Friday 22 March 2024

PFAS Regulatory Hearings in the Senate – Our Take

For those unaware, the Senate held a hearing this week regarding regulating per- and polyfluoroalkyl substances (#PFAS) under the Comprehensive Environmental Response, Compensation, and Liability Act (CERCLA). If this happens, sites badly contaminated by PFAS would be subject to enforcement under CERCLA, meaning those parties responsible for the contamination would have to pay for its cleanup. This proposal is separate from the proposals to regulate PFAS under the Safe Drinking Water Act (which would require drinking water treatment plants to monitor and treat for PFAS) and the Resource Conservation and Recovery Act (which would create rules to treat PFAS-containing substances as hazardous constituents).

At BioLargo, obviously we have strong opinions in this situation (we’re selling PFAS treatment solutions!), but we think most people will agree that regulating PFAS under CERCLA is good thing. Why? Because it will help ensure that these badly contaminated lands get remediated, and protect future generations from these damaging contaminants. It will also hold polluters responsible, and create a budget for sites to get cleaned up (and as a reminder, if a polluter can’t be identified, the “superfund” helps pay for its cleanup). Finally, regulating PFAS under CERCLA is an admission that PFAS is a problem that demands a solution that is  “cradle-to-grave”, meaning you shouldn’t just sequester PFAS in a landfill somewhere.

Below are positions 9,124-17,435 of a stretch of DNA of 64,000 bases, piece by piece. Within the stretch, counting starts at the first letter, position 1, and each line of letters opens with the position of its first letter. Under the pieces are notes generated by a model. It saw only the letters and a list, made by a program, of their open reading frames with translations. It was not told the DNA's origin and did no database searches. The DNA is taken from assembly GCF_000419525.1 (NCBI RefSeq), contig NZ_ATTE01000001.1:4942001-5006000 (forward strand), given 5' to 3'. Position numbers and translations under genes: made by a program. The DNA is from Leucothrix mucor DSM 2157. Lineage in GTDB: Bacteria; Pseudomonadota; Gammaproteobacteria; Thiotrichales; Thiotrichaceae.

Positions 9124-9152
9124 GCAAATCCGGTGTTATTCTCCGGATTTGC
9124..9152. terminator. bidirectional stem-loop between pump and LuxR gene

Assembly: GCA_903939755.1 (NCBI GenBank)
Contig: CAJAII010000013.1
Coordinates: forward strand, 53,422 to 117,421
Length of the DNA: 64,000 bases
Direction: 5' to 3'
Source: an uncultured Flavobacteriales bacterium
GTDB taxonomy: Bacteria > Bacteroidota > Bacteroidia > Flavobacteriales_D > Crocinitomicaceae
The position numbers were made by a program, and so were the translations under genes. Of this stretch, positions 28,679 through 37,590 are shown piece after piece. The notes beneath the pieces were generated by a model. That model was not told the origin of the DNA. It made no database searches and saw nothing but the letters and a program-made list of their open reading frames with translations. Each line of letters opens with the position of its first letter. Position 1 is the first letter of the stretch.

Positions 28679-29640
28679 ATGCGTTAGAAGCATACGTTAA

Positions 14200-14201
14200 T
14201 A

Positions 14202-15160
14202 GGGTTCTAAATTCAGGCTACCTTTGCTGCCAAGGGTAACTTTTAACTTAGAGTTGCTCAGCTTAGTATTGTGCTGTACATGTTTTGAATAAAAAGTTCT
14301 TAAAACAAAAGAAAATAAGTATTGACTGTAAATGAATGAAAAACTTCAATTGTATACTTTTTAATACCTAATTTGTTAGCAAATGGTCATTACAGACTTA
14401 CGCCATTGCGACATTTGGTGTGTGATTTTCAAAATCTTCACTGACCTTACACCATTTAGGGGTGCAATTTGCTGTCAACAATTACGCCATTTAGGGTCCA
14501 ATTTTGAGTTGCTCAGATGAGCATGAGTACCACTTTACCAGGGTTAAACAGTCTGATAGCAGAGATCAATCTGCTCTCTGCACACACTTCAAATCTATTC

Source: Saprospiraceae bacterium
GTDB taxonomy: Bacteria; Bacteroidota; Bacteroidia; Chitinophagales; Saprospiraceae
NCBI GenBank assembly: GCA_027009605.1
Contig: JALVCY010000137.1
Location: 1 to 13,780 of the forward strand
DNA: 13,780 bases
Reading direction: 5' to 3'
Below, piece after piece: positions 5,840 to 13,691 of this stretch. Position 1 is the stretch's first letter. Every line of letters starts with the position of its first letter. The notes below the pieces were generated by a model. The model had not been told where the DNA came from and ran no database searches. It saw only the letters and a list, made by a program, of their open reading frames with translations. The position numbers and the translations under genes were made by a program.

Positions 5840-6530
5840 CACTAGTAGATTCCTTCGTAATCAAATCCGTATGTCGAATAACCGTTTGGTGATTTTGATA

The Senate meeting this week was held to discuss the potential for creating a carve-out exception under the proposed CERCLA PFAS rules for “passive receivers”, which are sites or facilities that receive PFAS-containing materials incidentally, rather than it being something they generate as part of their business. Examples of passive receivers include wastewater treatment facilities and landfills. The hearing helped illuminate how the federal government is looking at tackling the issue of PFAS-contaminated sites, and how they hope to hold polluters responsible while not causing undue collateral damage.

Some highlights from the hearing:

  • The committee’s main concern was that “passive receivers” of PFAS-containing materials might be on the hook for PFAS cleanup if the chemicals are regulated under CERCLA with no provisions to protect them.
  • Handling of PFAS-laden wastes, and the costs associated with that waste, was a concern to committee members.
  • Members of the committee mentioned that carbon filtration and ion exchange are the ”best available” treatment options – from our perspective, this is basically the government acknowledging that GAC and ion exchange are the only technologies already available (so far) at large-scale to solve the problem, even though they’re in many ways not ideally suited to treat PFAS. These technologies have real downsides: they have “blind spots” of short-chain PFAS species that they struggle to remove, and they generate a lot of solid waste in the process of treatment.  We believe these solutions will fall short in the long run!
  • While the committee was split on the particulars of who should be held responsible for PFAS contamination and how, no one argued that PFAS isn’t dangerous and shouldn’t be treated.

It’s at this point that we have to remind everyone that BioLargo’s PFAS treatment solution, the Aqueous Electrostatic Concentrator (AEC) is an ideal solution to treat PFAS in a post-CERCLA regulations world. Why? Because the AEC is designed from the ground up to concentrate PFAS onto an extremely small surface area – meaning it creates far less PFAS-laden waste than things like ion exchange or carbon filtration.

We stand ready to help industry and passive receivers clean up their water, as well as their waste streams including wastewater and leachate, and help them minimize their CERCLA liability exposure.

As the situation regarding PFAS regulations evolve, we’ll try to keep people updated! I will be presenting next week at the MWEA/AWWA 2024 Join Annual Meeting about these topics, and several other events throughout the summer.

$BLGO #PFAS #BestPFASSolution

- Tonya Chandler, President of BioLargo Equipment Solutions & Technologies, Inc.

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